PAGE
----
Budget 2015 brought mutual funds distribution under the ambit of ‘services’, and hence eligible to pay service tax. The service tax rate then was 12.36% and was paid using the reverse charge mechanism. Under this, the onus of paying the service tax was with fund houses, which deducted the tax and paid it to the government. It then gave the net amount to the distributors. Beginning April 2016, the forward charge mechanism has been put in place.
Under this mechanism, the distributors will collect and pay the service tax. The distributor bills the commission amount to the fund house—including the service tax—which the fund house pays her. The distributor then pays the service tax to the government, provided her previous financial year’s income was Rs10 lakh or more.
Also, the distributor gets to subtract from the collected service tax, any service taxes that she may have incurred (and therefore paid) under other business-related expenses such as cable television, electricity and telephone charges. This offset is possible only under the forward charge mechanism, to avoid the cascading effect of paying taxes multiple times.
Beginning April 2016, the service tax was hiked to 15% (including Swachh Bharat and Krishi Kalyan cesses). The new goods and service tax (GST) regime will probably hike this tax to 18%. “I can’t say it is a burden... However, large distributors may be able to bargain for higher commission rates to ensure that their earnings don’t take a hit due to this hike in service tax rate," said Shyam Sunder, managing director, PeakAlpha Investment Services Pvt. Ltd.
Anup Bhaiya, managing director and chief executive officer, Money Honey Financial Services Pvt. Ltd, said that representatives of distributors will have to speak to the finance ministry officials, or respective authorities, to keep the rates in the 12% slab.
Service tax also needs to be paid on management fee and the services rendered by fund houses under the total expense ratio cost head.
As per the Securities and Exchange Board of India (Sebi) rules, fund houses can pass on the service tax charged on management fee to the investors, by increasing the total expense ratio to that extent.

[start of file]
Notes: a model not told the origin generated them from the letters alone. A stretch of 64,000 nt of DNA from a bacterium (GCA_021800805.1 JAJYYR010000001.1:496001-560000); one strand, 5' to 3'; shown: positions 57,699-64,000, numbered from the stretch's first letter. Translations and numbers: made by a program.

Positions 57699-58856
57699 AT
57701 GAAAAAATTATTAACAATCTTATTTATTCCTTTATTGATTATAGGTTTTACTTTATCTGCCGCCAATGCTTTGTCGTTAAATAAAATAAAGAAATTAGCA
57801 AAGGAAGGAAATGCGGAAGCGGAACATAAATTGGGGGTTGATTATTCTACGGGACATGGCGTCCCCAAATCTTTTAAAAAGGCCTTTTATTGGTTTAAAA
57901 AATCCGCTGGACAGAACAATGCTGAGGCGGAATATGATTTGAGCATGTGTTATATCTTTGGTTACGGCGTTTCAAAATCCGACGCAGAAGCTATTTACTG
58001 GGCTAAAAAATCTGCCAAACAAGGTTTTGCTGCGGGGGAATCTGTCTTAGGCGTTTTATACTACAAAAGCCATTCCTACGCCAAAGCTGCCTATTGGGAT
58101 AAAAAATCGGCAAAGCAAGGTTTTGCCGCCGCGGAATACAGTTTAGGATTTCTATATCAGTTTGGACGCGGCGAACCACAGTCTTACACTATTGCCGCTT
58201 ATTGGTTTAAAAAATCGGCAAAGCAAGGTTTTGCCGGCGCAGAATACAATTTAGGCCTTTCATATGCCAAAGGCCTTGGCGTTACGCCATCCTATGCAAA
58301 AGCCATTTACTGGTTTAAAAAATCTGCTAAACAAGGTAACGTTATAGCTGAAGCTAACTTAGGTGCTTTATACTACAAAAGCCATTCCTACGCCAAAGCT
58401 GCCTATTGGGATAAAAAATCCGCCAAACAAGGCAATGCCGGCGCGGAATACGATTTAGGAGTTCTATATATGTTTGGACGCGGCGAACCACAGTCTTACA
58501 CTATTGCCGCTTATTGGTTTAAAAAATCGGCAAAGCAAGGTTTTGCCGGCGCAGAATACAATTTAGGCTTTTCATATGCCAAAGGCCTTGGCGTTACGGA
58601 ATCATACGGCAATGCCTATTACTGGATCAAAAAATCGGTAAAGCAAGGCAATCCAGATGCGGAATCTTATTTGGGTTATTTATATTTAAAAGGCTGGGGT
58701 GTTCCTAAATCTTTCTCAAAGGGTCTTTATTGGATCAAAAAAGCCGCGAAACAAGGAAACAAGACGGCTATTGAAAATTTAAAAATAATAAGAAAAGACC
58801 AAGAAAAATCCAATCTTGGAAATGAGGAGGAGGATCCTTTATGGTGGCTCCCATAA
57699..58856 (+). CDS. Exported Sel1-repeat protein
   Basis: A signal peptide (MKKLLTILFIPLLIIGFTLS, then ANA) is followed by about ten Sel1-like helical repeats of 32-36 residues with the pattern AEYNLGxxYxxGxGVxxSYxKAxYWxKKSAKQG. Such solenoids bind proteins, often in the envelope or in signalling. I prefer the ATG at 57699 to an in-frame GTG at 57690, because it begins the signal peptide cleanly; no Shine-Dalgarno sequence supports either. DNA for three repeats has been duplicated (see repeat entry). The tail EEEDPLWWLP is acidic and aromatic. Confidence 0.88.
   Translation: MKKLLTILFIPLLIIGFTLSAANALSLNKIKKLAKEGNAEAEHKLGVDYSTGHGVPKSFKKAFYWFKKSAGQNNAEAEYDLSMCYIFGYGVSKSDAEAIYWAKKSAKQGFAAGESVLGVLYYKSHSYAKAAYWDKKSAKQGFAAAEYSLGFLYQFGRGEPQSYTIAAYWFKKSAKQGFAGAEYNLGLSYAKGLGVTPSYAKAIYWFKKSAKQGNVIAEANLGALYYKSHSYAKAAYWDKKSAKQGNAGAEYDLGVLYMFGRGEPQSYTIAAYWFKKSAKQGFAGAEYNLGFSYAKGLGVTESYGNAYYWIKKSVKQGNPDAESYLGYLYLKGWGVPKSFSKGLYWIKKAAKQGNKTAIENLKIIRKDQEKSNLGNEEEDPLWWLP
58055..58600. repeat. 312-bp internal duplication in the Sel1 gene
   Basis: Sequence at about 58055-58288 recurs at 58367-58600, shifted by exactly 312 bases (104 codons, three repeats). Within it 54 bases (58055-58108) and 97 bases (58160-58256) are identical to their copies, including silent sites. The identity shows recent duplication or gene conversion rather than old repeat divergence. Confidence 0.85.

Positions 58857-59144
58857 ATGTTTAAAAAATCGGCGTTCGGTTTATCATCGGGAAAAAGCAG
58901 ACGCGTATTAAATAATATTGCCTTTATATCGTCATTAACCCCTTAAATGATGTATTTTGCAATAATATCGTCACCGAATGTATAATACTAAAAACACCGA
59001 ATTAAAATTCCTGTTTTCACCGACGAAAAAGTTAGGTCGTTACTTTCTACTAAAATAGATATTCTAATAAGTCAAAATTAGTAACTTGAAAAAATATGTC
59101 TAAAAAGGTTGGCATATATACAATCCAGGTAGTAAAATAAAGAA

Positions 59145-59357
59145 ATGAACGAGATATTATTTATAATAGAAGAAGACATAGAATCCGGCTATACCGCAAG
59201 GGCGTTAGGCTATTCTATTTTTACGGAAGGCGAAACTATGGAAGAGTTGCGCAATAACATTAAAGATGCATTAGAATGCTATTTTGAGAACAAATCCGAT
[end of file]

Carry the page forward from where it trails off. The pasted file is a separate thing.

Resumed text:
Asset management companies (AMCs) can recover the management fee plus service tax (which the GST replaces) from investors. If there is a higher tax rate, investors will end up paying a higher cost for mutual funds. Another impact on cost can come from the implementation of GST at the state and central levels. GST as per the Model Law is to be paid at the place where a service is deemed to be supplied. Further, as per the model law, the head office and the branch of the AMC would be treated as separate persons. AMCs earn only management fee, which is received at the head office. Many branches of the AMCs carry out operational work but may not be seen as creating any taxable supply.
According to Niren Shethia, executive director, tax and regulatory services, PwC India, “The model law...seeks to suggest that the branch and the head office of an AMC are deemed to be separate persons. If industry forms an interpretation that branches make no taxable supplies then with no offset option at the branches, the overall cost of AMCs could significantly rise.AMCs may look into ways to recover this increase in cost." The chief executive officer of a large AMC said: “There are many vendor requirements at a branch level and this can add to overall costs."
The compliance with regard to implementation of GST and branch level interstate operations of financial services like mutual funds are expected to be demanding. This impacts not just mutual funds but other financial services as well.
Consequently several representations have been made from industry bodies to revise certain parts of the model law to make it simpler to comply with the new tax regime.